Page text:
When Omar Mateen embarked on his deadly rampage at a gay nightclub in Orlando early Sunday, he carried the same weapon used in some of the worst mass murders of recent times.
The AR-15, a popular military-style rifle, was used by Adam Lanza when he slaughtered 20 children and six adults at a Newtown, Conn., elementary school, in 2012.
AR-15s were also used in the killings at an Aurora, Colorado, movie theater that same year, as well as last year's ISIS-inspired terrorist attacks at a San Bernardino, Calif., government building.
"These are widely available in gun stores all across America. They're incredibly popular firearms among hobbyists and gun enthusiasts," says Adam Winkler, author of Gunfight: The Battle over the Right to Bear Arms in America, in an interview with NPR.
The AR-15 is not one specific weapon, but is used to refer to a category of semi-automatic firearms made by about 20 different manufacturers, with a lot of slight variations among them.
Such weapons were prohibited by Congress in 1994, but the ban expired a decade later, and since then their popularity has only grown, says Winkler, a professor of constitutional law at UCLA Law School:
"They've really caught on, just because of their military styling and because of their ease of use and customization. They're very highly customizable. You can put on your own component parts to it, take things out and easily put new things in. So some people have likened it to the iPhone of guns."
"These rifles' accuracy, reliability, ruggedness and versatility serve target shooters and hunters well. They are true all-weather firearms," says a Gun Owners of America website. "And, they are a lot of fun to shoot!"
Despite its popularity, the AR-15 is not widely used in violent crimes. The rifle's size makes it difficult to conceal, so most criminals tend to choose something smaller, like a handgun, Winkler says. Even most mass killings are carried out using other types of weapons such as handguns, he says.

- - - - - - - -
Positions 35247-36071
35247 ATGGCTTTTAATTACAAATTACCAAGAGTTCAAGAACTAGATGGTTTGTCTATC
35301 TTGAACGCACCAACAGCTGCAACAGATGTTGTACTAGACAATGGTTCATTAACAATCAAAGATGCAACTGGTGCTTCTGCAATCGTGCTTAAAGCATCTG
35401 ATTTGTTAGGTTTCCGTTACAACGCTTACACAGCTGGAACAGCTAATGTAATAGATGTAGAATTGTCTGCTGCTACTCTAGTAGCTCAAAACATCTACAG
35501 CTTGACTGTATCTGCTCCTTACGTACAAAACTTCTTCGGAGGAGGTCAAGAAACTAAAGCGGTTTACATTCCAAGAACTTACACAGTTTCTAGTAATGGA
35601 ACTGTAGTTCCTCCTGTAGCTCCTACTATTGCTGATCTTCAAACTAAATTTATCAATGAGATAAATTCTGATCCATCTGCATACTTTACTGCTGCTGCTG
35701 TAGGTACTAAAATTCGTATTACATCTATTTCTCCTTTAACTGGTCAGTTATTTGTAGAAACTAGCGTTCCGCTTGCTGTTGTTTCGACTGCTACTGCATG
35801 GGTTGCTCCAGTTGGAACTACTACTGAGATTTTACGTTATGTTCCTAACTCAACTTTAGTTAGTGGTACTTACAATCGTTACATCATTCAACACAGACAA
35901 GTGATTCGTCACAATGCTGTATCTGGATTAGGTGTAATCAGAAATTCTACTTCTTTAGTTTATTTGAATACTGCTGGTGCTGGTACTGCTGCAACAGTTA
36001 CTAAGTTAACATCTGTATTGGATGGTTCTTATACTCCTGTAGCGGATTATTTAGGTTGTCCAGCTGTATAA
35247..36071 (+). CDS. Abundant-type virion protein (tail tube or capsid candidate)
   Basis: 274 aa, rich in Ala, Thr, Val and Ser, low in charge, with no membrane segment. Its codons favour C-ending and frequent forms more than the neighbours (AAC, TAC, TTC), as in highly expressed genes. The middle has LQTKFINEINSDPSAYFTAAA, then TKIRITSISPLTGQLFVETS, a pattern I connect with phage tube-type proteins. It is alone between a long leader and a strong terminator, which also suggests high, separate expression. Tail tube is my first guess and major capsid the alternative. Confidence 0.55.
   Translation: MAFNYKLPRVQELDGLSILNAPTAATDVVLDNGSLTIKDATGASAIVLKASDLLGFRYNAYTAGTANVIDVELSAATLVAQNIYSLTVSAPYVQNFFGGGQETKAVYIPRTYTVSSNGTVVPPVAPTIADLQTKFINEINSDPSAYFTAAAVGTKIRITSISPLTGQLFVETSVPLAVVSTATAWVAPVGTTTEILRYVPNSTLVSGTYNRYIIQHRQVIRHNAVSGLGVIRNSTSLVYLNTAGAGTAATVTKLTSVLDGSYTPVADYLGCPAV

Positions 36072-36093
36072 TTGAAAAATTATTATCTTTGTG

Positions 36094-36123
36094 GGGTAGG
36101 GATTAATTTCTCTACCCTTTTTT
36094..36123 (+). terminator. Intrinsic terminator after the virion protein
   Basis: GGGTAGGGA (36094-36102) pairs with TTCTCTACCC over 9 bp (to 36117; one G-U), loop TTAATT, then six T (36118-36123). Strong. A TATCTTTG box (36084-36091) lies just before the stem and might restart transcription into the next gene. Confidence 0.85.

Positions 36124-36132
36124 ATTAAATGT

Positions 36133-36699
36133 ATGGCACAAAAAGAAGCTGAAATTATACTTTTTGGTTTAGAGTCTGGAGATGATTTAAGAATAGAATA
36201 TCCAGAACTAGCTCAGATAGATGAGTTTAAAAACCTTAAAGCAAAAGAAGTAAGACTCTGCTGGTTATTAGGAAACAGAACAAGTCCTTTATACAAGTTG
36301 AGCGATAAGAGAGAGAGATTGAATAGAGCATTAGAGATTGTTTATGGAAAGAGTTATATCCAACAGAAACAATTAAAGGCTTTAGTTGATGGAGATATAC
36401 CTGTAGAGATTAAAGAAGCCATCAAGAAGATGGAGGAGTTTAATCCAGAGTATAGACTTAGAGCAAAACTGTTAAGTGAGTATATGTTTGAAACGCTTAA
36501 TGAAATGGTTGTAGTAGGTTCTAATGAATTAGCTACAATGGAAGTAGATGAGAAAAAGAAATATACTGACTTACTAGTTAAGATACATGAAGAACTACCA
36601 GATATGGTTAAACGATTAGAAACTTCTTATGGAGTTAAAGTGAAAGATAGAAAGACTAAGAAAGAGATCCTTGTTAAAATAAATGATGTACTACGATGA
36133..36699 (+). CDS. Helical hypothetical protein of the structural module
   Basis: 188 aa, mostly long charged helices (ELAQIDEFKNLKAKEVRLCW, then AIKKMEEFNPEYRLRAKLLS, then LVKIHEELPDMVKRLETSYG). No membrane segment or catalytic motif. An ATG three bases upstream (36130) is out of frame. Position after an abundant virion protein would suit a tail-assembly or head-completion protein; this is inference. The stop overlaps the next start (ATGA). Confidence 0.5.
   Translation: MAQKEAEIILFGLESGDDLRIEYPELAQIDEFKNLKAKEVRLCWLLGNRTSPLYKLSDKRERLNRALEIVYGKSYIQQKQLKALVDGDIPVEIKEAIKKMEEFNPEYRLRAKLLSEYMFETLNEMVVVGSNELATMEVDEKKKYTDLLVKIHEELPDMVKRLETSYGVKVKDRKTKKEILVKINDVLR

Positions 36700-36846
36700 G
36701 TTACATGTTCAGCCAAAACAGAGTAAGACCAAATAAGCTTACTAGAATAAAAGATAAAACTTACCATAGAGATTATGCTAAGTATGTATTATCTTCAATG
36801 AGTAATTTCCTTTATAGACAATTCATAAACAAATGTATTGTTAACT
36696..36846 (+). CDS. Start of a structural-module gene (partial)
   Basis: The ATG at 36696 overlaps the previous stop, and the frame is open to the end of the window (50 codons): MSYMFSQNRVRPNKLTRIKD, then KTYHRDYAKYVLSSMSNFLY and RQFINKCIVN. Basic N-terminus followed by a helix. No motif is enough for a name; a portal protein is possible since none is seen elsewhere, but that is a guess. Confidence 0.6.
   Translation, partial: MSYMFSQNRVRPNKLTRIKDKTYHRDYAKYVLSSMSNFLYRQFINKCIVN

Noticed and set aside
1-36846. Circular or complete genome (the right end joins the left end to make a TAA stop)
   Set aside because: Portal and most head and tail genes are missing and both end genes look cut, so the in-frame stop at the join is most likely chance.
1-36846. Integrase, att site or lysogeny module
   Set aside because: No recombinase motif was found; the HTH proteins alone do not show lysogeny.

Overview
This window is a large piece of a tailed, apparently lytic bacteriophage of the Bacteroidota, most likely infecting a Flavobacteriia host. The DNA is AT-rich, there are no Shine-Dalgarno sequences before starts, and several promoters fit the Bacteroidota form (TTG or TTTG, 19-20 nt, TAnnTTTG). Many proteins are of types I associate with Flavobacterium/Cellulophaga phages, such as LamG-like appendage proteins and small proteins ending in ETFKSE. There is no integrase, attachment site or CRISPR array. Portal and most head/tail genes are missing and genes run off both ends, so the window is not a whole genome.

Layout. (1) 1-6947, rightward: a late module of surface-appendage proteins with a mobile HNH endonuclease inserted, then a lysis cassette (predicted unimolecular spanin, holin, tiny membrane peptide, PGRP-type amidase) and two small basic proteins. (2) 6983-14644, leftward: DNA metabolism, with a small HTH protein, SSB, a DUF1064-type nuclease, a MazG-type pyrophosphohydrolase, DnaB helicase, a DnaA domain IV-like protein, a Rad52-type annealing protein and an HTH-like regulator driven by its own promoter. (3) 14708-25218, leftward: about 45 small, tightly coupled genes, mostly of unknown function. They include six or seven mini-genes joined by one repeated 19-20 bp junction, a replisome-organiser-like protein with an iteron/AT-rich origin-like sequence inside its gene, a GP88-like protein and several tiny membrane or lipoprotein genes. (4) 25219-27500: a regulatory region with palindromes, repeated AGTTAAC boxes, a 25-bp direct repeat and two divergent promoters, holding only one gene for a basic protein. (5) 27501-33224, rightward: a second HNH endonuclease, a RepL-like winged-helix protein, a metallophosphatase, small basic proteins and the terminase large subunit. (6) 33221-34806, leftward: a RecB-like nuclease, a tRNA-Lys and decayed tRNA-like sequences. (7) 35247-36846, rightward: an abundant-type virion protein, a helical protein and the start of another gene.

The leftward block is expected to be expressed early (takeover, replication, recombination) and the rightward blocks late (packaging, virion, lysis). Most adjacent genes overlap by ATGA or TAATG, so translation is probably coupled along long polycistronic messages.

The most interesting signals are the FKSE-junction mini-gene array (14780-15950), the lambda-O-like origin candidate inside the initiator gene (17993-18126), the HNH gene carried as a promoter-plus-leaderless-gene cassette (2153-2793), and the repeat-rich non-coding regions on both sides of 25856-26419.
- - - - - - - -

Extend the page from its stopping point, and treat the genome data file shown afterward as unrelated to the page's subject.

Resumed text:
"It doesn't make a lot of sense to bring that kind of firearm into a small space for shooting, because it's such a big firearm. It's harder to control," Winkler says.
Still, the AR-15 is popular with gun owners, in part because it's lightweight and easy to handle. Its long barrel generally makes it shoot more accurately, especially at great distances, and it tends to come with a high-capacity magazine, so critics see it as more lethal than smaller guns.
After Sunday's massacre in Orlando, the New York Daily News dubbed the AR-15 "the mass murderer's best friend."
Attorney Josh Koskoff, who represents the families of some of the Newtown victims in a lawsuit against gun manufacturers, says the slaughter in Orlando represents "more horrific evidence of the unique lethality of the AR-15. It is no wonder that this weapon was chosen by today's shooter, as it has been by so many before him and as it undoubtedly will be again."
The AR-15 can be purchased all over the country, although sales are regulated differently in each states, the Miami Herald reported:
"Some states have a magazine limit of 10 or 15 rounds. But in Florida, there are no general magazine capacity limits in terms of what you can own, but there are limits for certain uses such as for hunting certain animals."
Mateen bought his .223-caliber rifle legally, according to the Bureau of Alcohol, Tobacco, Firearms and Explosives. He also carried a 9-mm pistol.
"He is not a prohibited person, so he can legally walk into a gun dealership and acquire and purchase firearms. He did so. And he did so within the last week or so," ATF Assistant Special Agent in Charge Trevor Velinor said Sunday.